Making Evanescent

NOTE: This game was made when I was around 14, and this post-mortem not long afterwards. I’ve since cleaned up some of the prose here, but most of the contents remain the same. The lessons I learned back then are ones I still sometimes forget now, I think.

I started making video games when I was twelve, starting off with Game Maker 6 and drag and drop, before graduating to GML, and then later onto Flash Actionscript 3. Immediately after moving to Flash, I took the nonsensical option and decided to make a big Flash game right away, which ended up taking up a whole year due to my roller-coaster development path and trial-and-error coding. The big project of mine grew from my fooling around with Flash into a serious endeavor, and eventually became my first truly polished and completed game.

That game is Evanescent, which is open sourced on Github, though the source code is an absolute terror.

All in all, since I did complete the game, I consider it a success. I had released it expecting nothing more than a few game plays from a few friends, and the satisfaction of having released a game. While it has not seen immense success on the game portals I put it on, I’m overall happy with how things have gone down.

Still, there’s always room for reflection and improvement, and looking back now, Evanescent was a game that had been developed crookedly, with me trying to learn Flash as I went along. Here is some of my insight on having made this game:

The Plan

The entire goal of this project was to make a Flash game that would

  1. Have a plot
  2. Last more than an hour of gameplay in total.

From having made too many failed Game Maker games, I realized that I had to plan out what I wanted to do with Evanescent.

The first thing I did was choose an art direction, and make the main player’s sprite. Good looking sprites is a very big motivating factor for me, so having a high-quality sprite early on in development was a priority, just to make sure that I’d want to keep working on it. (This aspect might not apply with everyone, however, just how I work.) It was only after I’d designed the player and HUD that I began to figure out the game mechanics and coding.

Feature creep was going to be a problem, and I knew it; I locked in a set of features very early on in development, and set aside four weapons, HP, boss and enemy types before coding.

Week 1 of developing Evanescent – player and HUD graphics were final, and the movement, weapons, and world-shifting system had been programmed in

Writing the story also didn’t take much time, and I ended up having a pretty good outline of the game within a month of development – pretty good, considering I was juggling game dev and school.

I began to program enemies, first using programmer art (like that black box in the screenshot above), before moving on to creating some graphics. The entire world-shifting dynamic was a gameplay aspect that I’d really wanted to incorporate into Evanescent, and was pleasantly surprised by how easy it was to program. (I added a boolean variable field to every object and enemy, and set it to true for the colored world and false for the black and white world.)

Very quickly, it seemed like I’d completed a majority of the game. I had enemies, implementations, the whole engine…it was just a matter of putting it all together.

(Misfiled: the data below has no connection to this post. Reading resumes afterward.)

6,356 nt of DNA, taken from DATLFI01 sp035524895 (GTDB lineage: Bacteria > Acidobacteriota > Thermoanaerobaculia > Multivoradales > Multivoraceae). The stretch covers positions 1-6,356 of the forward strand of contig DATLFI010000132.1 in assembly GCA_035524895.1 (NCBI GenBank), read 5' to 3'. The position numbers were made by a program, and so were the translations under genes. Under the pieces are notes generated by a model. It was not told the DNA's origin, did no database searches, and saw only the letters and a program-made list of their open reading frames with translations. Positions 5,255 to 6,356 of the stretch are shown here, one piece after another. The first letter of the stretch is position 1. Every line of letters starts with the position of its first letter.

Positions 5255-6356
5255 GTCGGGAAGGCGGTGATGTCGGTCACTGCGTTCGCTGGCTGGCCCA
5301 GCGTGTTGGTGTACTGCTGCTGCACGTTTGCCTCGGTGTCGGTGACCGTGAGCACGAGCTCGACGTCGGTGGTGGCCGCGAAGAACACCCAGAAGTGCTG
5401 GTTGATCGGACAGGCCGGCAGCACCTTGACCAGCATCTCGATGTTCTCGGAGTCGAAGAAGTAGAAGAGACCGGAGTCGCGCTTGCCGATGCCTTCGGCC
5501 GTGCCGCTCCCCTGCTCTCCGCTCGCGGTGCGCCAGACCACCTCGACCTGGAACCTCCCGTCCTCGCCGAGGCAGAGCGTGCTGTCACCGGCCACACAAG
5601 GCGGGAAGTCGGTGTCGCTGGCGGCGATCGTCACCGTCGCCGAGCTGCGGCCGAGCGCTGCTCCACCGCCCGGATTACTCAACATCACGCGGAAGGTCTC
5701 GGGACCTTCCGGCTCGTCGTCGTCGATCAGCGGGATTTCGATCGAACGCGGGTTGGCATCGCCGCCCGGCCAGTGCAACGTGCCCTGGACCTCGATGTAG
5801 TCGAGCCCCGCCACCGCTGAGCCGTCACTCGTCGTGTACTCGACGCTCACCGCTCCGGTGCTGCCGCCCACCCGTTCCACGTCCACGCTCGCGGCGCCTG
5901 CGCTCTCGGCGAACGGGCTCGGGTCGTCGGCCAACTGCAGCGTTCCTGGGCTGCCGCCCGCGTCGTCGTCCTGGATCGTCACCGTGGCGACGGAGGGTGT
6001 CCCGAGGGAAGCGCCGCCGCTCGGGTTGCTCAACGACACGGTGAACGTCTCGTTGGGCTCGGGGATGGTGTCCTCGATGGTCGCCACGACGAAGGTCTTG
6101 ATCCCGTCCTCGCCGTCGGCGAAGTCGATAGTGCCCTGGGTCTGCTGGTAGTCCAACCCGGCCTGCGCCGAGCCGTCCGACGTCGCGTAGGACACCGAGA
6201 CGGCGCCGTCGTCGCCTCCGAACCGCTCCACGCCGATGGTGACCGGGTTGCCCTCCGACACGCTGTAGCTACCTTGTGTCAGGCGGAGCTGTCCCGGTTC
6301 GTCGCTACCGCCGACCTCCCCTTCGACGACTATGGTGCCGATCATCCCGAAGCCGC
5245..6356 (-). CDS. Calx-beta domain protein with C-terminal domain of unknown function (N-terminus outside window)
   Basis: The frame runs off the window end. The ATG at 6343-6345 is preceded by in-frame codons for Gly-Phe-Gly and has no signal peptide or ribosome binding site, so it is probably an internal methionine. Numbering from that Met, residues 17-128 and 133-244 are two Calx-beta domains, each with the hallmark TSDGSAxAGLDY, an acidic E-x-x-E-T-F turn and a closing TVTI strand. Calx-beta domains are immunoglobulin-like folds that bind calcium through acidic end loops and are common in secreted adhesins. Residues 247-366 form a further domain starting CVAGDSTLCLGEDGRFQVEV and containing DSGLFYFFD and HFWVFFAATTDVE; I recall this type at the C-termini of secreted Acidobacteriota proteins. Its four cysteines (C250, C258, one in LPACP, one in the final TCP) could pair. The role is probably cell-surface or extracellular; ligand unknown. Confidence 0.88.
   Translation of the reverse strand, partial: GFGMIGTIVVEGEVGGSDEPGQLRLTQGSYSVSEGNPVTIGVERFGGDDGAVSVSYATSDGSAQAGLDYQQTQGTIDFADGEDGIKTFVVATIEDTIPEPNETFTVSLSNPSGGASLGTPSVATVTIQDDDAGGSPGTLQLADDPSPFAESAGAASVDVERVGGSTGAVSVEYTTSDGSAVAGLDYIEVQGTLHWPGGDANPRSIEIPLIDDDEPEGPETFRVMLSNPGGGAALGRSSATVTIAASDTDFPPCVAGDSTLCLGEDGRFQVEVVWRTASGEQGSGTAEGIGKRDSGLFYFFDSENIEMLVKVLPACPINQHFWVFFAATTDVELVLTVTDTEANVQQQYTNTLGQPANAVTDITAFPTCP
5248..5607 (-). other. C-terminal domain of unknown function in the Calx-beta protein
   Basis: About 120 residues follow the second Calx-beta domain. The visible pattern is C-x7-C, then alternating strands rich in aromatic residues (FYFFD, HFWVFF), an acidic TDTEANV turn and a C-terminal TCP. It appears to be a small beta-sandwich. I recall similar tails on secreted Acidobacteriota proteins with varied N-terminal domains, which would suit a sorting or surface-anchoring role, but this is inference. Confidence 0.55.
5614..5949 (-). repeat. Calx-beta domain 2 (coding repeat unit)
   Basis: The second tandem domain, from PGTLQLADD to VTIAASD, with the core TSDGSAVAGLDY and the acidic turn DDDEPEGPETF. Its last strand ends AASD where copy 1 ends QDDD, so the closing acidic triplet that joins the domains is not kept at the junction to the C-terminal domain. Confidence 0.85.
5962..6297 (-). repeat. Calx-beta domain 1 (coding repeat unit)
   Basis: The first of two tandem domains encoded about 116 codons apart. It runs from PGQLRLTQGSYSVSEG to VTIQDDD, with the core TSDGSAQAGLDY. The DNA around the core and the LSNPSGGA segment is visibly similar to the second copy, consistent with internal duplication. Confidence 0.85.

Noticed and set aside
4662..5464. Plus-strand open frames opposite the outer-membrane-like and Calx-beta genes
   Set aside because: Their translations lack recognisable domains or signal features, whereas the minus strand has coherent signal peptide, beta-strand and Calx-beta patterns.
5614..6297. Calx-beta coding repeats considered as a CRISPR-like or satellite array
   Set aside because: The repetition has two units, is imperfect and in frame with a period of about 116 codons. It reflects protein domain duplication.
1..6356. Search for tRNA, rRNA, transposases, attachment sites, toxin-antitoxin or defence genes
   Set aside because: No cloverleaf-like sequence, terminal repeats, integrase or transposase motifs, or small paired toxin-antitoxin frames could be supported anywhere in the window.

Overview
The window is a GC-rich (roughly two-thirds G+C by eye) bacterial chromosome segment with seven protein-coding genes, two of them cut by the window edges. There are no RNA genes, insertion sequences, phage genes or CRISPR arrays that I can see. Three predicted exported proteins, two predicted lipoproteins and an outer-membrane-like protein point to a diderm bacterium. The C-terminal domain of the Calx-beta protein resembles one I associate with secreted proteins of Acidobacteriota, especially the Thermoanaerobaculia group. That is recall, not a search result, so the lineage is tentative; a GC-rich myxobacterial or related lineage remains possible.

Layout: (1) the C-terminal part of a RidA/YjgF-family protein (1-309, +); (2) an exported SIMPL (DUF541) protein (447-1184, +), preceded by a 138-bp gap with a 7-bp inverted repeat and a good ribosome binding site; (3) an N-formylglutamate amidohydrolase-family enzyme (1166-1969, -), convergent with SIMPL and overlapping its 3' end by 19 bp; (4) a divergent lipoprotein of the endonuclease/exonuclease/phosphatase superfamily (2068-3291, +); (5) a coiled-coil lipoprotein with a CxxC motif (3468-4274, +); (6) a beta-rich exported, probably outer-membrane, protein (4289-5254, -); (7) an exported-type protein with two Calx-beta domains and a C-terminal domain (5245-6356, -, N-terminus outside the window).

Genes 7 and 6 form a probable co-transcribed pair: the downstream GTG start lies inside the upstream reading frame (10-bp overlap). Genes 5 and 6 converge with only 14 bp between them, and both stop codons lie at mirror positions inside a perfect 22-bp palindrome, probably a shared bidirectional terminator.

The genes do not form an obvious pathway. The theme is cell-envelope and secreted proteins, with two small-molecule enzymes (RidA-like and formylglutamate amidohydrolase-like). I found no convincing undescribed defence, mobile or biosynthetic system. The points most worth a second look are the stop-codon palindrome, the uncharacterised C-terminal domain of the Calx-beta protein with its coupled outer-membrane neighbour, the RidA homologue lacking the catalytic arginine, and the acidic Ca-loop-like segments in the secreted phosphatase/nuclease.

What took so long, then?

“The last 20% of the game takes 80% of the time” – I’m not sure where I stole that from, but that is unfortunately a very true statement, as I learned the hard way. I’d had an engine, but I still had to design all of the enemies, still had to make the individual levels, and all the menus and transitions. And developing all of that took a long time.

I didn’t have a graphical level editor, so enemy placements were hard-coded in. And so each enemy and level had to be tested, tested, and tested again. Making sure that the timings were right, that no enemies just ran into each other, that no segments of the levels were impossible to beat.

If there’s anything capable of turning me off video games forever, it’d be the sheer amount of testing that’s needed in developing any game. At first, it was exciting to be able to play something I’d built myself, but as time went on, I got tired of seeing the same screens, same enemies over and over again, just tweaking their positions, or timings, or fixing bugs to get everything to work right.

Lesson #1: Games break a lot in development, and they won’t always look pretty either.

Trying to get the dragon enemy’s body parts to look right probably took at least an hour or two

As the game grew bigger, problems also cropped up in my coding, as I’d never really learned proper coding and organizing practice before developing Evanescent.

I had no image archive; images had been stored in the same file system as the enemy classes, and I was building quite a monstrosity of spaghetti code. And then, as I got better at programming, I saw flaws in my own work, saw how much of a mess I’d made out of Evanescent’s code, and rewrote large pieces of it.

This constant refactoring took a lot of time, and I wasn’t sure if it was all worth it; maybe some pieces needed to be tidied up, but others worked well enough as-is and I probably should’ve kept moving. There was an element of patience to this, too – as development went on and I got more impatient with how long it was taking, I started being more careless with code without thinking of cleaning it up later.

Lesson #2: Things that were created several months ago will probably look different from what you make now.

If you go back and try to fix everything, the project will never be finished.